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To the Editor.—
A recent article by Klimek et al (1982;247:3340) showed that fever may be caused by noninfectious causes in almost two thirds of hospitalized obstetric and gynecologic patients is somewhat disturbing. The practitioner could surmise from this article that most of the "fevers" of the obstetric-gynecologic patient are unimportant, leading to a false sense of security in the care of this type of patient.While I have no argument with the methods or the conclusions of their article, I must take issue with one of the basic definitions of the study— namely, the definition of fever as a "rectal temperature greater than or equal to 38.3 °C (101 °F) developed on at least two different occasions."The vast majority of references in the obstetric-gynecologic infectious disease literature record an oral temperature of 38.0 °C as the cutoff point for fever. In our own service, we believe two oral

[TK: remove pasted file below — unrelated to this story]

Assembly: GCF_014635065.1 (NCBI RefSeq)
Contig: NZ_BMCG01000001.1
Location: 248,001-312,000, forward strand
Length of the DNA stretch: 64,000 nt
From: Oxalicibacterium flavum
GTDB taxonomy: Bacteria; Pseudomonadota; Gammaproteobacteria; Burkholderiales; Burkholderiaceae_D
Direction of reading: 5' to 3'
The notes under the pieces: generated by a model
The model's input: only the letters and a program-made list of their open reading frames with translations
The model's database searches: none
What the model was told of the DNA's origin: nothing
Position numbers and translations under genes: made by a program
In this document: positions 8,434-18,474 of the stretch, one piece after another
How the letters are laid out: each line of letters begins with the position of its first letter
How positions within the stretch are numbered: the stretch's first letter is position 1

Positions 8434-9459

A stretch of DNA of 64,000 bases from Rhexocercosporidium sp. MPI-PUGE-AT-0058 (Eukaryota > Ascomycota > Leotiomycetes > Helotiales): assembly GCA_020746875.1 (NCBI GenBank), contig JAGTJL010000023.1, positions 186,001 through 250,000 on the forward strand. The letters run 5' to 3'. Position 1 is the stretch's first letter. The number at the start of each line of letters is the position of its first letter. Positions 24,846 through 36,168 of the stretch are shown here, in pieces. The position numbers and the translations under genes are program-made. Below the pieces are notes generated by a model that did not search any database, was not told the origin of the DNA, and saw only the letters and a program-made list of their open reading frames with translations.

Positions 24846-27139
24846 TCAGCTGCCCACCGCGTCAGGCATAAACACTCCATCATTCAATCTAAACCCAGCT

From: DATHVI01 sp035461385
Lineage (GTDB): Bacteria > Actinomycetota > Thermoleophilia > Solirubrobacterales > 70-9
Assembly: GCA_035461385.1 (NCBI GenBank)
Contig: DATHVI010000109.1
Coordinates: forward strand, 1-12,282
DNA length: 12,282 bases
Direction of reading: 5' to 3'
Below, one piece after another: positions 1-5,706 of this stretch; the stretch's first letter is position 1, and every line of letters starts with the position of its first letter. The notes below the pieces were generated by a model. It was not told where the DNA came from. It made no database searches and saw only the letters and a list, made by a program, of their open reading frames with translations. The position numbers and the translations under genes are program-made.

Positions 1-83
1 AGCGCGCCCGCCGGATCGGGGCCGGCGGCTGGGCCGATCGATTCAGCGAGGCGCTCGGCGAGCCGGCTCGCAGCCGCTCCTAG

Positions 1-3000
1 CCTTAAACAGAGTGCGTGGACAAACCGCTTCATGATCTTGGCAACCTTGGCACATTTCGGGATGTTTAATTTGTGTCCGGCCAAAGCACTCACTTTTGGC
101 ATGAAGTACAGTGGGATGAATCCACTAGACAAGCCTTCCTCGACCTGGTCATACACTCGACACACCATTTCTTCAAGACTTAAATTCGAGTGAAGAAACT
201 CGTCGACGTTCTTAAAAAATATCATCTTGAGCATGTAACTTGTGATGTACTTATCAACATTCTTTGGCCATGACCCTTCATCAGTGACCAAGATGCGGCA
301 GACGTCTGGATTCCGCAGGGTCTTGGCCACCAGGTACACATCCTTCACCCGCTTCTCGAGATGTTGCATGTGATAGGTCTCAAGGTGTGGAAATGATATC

Pastorek JG. Fever in Obstetric and Gynecologic Patients. JAMA. 1983;249(9):1149–1150. doi:10.1001/jama.1983.03330330031017
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